Making extra contributions may be a tax-effective way to boost your super before you retire.
The more you put into your super while you’re working, the more money you will have to live the retirement lifestyle you want. If you’re not sure what this might look like, we have some information about setting your goals and how much money you might need to achieve them.
Before you make extra contributions, you need to be aware of the limits and how contributions are taxed.
Understand contributions and caps
If you exceed the contribution caps, you may pay more tax. Talk to a UniSuper financial adviser on 1800 823 842 before you make extra contributions.
Contributing to your super from your before-tax salary may:
- Reduce the income tax you pay, and
- Give your super a boost.
You can also contribute using your after-tax salary. Remember, the government puts limits on the total amount of contributions you can make before they’re taxed at a higher rate so, make sure you think about these limits before you make a decision.
Contribution caps apply to all the contributions you make, or have been made on your behalf, in a financial year. It’s your responsibility to monitor the contributions made into your UniSuper account, and to any other super accounts you have, to ensure you don’t exceed the caps.
You can contribute up to $25,000 of concessional contributions in the 2018-19 financial year and incur the 15% contributions tax, provided we have your TFN and Division 293 tax (very high income earner tax) doesn’t apply to you (see how super is taxed). Any concessional contributions exceeding this limit will be added to your assessable income and taxed at your marginal rate, and you may also incur an excess concessional contributions charge.
From 1 July 2018, if you have a total super balance of less than $500,000 on 30 June of the previous financial year, you can carry forward any unused concessional contributions under your cap on a rolling basis for five years. This means that from 1 July 2019 you may be able to access unused concessional contributions for one or more of the past five financial years on a rolling basis.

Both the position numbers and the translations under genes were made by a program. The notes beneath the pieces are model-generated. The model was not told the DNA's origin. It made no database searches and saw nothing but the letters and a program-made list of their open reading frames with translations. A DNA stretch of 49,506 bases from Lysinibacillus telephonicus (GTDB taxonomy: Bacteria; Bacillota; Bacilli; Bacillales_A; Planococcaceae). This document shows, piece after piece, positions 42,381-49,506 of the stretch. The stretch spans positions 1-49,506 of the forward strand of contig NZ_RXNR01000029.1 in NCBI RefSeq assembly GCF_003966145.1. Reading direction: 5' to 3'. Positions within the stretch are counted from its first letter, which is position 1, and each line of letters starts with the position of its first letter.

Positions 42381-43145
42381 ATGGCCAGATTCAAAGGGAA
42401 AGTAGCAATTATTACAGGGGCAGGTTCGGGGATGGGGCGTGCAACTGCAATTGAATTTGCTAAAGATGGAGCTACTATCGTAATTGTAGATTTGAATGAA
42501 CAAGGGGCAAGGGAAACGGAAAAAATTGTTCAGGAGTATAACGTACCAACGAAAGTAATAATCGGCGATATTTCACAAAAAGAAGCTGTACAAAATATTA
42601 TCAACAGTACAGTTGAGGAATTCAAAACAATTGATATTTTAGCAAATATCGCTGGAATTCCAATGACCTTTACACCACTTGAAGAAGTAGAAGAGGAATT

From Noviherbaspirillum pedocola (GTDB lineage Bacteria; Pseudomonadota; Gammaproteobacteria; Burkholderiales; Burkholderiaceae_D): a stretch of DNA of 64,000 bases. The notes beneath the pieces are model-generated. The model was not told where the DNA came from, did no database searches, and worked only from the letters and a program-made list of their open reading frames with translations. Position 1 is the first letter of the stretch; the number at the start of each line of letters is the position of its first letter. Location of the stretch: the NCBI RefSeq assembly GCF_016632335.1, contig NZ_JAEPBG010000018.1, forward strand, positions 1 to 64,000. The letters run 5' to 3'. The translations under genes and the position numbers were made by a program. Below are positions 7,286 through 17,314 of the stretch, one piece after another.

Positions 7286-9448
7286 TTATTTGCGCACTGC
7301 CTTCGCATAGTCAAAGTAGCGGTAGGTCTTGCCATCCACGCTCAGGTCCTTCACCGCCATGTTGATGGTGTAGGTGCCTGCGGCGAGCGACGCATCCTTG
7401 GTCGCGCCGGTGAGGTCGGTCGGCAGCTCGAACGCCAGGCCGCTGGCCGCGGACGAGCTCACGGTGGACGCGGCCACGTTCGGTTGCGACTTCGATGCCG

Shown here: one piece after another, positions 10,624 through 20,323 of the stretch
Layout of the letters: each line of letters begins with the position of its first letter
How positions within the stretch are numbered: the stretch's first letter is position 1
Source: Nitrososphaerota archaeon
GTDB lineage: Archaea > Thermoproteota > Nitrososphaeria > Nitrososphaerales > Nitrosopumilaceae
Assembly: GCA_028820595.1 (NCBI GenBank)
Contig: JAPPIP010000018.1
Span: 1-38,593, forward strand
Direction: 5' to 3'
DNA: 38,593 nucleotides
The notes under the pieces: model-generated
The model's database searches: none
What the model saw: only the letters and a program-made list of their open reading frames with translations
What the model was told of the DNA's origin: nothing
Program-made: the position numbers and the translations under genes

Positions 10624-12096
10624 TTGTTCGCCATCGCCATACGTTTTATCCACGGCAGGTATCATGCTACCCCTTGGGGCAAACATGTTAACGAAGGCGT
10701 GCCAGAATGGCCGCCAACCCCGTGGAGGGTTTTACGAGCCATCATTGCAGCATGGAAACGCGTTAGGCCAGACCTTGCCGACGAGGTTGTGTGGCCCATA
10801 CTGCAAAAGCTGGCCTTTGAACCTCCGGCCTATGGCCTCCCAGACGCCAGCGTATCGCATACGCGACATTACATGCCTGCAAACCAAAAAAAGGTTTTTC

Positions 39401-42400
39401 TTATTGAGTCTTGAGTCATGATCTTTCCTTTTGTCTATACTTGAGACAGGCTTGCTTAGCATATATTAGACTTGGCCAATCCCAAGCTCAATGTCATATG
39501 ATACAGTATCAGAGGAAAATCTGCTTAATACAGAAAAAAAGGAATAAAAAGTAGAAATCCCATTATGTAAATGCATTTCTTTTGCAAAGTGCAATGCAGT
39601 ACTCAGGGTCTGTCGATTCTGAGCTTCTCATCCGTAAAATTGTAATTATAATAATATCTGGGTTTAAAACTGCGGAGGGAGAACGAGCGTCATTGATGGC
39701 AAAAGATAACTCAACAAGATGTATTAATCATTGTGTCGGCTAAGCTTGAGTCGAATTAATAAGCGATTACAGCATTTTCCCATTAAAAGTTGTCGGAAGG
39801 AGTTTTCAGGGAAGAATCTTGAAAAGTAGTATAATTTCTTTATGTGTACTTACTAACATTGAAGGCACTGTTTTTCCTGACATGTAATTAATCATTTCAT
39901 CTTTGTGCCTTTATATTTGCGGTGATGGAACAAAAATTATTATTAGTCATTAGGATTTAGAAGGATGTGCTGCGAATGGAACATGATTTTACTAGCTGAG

Find out more on the ATO website.
After-tax contributions include voluntary contributions you can make from your salary after income tax has been deducted. Your after-tax contributions are treated as ‘non-concessional’ contributions in applying the contributions cap. See also, Downsizer contributions.
If your total super balance at 30 June of the previous financial year is less than the general transfer balance cap (which is currently $1.6 million), you can generally contribute up to the annual non-concessional (after-tax) contributions cap of $100,000.
If you’re under 65, you may be able to ‘bring forward’ up to three years of non-concessional contributions if your non-concessional contributions exceed the cap in a financial year. The cap amount you can bring forward, and whether you have a two- or three-year bring forward period, will depend on your total super balance at the end of June of the previous financial year.
For more information read How super is taxed, or visit the ATO website.
Work test exemption
From 1 July 2019 a new one year exemption from the work test applies for some retirees. Australians aged 65-74 with a total superannuation balance below $300,000 as at the previous 30 June, will be able to make voluntary contributions to their super for 12 months from the end of the financial year in which they last met the work test – this will be known as the work test exemption.
Contributions and caps for DBD members
If you’re a DBD member, the concessional contributions tax rules also apply as well as other rules. For more information, read:
Talk to UniSuper Advice on 1800 823 842 to find out how they can help you.